GLITAZONES (GTZ), a type of drug prescribed to Type 2 diabetes patients to improve insulin sensitivity, may convey protective qualities against Parkinson’s disease, suggests a study performed at the University of Bergen, Bergen, Norway.
There have been numerous studies linking Type 2 diabetes millitus to the onset of Parkinson’s disease; however, the exact mechanisms are still unknown.1,2,3 Leading on from these association studies research on the link between GTZ and Parkinson’s had proven inconclusive, so researchers set out to elucidate this relationship by analysing data from the Norwegian Prescription Database. Between January 2005 and December 2014, 94,349 patients were identified using metaformin, the primary drug prescribed to Type 2 diabetes patients, and 8,396 using GTZ. When compared, the GTZ group reported a 28% decrease in the development of Parkinson’s disease.
Whilst the mechanism behind this finding remains unclear, researchers speculate that GTZ may improve the function of mitochondria. The team previously found Parkinson’s disease to be linked to a reduction in mitochondrial production, thus “it is possible that GTZ drugs ameliorate these defects by increasing mitochondria DNA synthesis and overall mitochondrial mass,” explained co-author Charalampos Tzoulis, University of Bergen. “If we understand the mechanisms behind the protection, then we have a chance to develop a new treatment,” he added. It was noted that patients on other anti-diabetes drugs were not found to be at a higher risk of developing Parkinson’s disease.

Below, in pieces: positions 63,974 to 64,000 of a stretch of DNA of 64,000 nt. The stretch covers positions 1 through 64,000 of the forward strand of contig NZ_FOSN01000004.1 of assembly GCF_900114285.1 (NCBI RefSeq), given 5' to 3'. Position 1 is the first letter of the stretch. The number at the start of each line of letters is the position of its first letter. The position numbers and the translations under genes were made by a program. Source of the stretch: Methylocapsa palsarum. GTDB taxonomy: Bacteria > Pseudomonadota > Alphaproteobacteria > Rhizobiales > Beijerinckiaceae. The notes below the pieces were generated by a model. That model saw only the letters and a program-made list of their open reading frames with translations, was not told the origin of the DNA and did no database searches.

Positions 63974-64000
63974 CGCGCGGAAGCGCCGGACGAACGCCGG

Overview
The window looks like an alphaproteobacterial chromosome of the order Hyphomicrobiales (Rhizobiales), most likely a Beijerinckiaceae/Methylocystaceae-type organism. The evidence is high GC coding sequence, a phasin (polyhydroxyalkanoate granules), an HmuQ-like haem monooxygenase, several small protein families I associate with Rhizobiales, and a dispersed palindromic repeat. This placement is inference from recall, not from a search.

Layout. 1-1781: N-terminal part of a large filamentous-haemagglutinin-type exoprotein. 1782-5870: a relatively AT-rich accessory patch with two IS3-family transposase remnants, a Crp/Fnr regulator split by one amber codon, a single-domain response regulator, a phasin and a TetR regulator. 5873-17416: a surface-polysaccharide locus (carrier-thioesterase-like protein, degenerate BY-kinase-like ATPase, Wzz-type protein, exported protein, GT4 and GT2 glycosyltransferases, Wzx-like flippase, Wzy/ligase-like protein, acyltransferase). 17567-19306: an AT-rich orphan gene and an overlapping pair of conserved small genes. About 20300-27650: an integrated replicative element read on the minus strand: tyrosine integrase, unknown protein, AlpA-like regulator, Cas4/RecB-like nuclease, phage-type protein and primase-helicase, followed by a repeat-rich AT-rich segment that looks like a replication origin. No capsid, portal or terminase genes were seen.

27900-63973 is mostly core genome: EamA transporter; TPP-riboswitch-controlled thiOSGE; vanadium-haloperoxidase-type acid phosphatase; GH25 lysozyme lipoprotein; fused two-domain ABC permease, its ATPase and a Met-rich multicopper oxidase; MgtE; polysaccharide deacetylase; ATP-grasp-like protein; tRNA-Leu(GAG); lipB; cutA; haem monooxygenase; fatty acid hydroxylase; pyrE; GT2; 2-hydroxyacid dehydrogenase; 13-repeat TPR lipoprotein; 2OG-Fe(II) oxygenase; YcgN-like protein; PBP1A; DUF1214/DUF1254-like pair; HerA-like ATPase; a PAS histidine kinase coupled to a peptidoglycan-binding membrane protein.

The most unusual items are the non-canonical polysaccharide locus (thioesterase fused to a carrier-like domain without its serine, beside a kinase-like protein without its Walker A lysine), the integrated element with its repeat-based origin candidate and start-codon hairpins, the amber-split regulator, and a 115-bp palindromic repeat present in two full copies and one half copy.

The study was limited in a number of ways, such as a lack of information about GTZ/metaformin dosage and diabetes stage, and as such its results cannot be generalised to the population as a whole because the study only included those diagnosed with diabetes. Nonetheless, this innovative study presents a possible novel treatment for a challenging disease and highlights the importance of interdisciplinary exploration. “We have made an important discovery, which takes us a step further toward solving the Parkinson’s riddle,” concluded Tzoulis.
- Hu G et al. Type 2 diabetes and the risk of Parkinson’s disease. Diabetes Care. 2007;30(4):842-7.
- Xu Q et al. Diabetes risk of Parkinson’s disease. Diabetes Care. 2011;34(4):910-5.
- Sun Y et al. Risk of Parkinson’s disease inset in patients with diabetes. Diabetes Care. 2012;35(5):1047-9.